Linda Burney becomes first Indigenous woman elected to Australia's lower house
With this, she joins first Aboriginal MP Ken Wyatt of the conservative Liberal Party who was elected in 2010 and Olympian Nova Peris was the first indigenous woman in the Australian Senate of the Parliament.
Linda Burney, a former teacher, on 2 July 2016 became the first Indigenous woman elected to the House of Representatives (lower house) of the Parliament of Australia. She achieved the fete after claiming victory in the marginal seat of Barton.
She won the seat as a candidate of the centre-left Labour Party in the national polls.
With this, she joins first Aboriginal MP Ken Wyatt of the conservative Liberal Party who was elected in 2010. Olympian Nova Peris was the first indigenous woman in the upper house of the Parliament.
• In 2003, Burney (59) became the first woman Aboriginal to enter the New South Wales state parliament.
• She also was the first Aborigine to gain a Diploma of Teaching at Charles Sturt University.
• She had served on the National Council for Aboriginal Reconciliation and with international United Nations working groups.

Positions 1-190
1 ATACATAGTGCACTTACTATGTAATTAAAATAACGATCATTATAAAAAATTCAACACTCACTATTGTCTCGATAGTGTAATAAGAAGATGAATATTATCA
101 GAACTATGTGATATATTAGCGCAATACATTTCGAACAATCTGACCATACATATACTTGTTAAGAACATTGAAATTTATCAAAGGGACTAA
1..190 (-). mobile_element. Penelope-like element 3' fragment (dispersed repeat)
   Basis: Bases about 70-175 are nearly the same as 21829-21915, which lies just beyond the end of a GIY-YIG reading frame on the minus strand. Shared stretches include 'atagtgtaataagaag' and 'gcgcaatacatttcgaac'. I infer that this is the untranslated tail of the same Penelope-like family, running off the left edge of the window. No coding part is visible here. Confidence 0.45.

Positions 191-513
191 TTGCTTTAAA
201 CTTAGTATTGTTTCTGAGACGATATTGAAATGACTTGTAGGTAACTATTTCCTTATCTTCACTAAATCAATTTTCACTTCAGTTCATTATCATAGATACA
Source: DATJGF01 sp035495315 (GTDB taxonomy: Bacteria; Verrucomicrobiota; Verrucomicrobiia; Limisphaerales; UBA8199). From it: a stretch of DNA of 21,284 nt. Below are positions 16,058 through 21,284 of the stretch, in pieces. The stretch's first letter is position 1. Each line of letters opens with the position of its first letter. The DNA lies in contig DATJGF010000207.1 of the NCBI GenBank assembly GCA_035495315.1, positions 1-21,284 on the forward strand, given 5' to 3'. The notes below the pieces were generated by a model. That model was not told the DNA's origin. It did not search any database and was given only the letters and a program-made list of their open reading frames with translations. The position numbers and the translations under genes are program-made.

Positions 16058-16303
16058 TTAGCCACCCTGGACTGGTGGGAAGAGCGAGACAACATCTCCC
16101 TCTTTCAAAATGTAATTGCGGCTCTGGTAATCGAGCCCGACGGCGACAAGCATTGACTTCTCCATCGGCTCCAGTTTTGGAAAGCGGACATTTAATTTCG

• She is of Wiradjuri descent and grew up in Whitton, a small town in south west NSW near Leeton.
• She served in the state parliament for 13 years where she was deputy leader for five years.
• In 2005, she was appointed Parliamentary Secretary for Education and Training.
• After 2007 election, she became Minister for Fair Trading, Minister for Youth, and Minister for Volunteering.
• In September 2008 she was promoted to Minister for Community Services.
• In December 2009 she was appointed Minister for the State Plan.
• She lost her portfolios following the change of government at the 2011 state election.
• In December 2014, she became the interim leader of the opposition after the resignation of John Roberson.
• She is an ambassador of the Australian woman Education Foundation.
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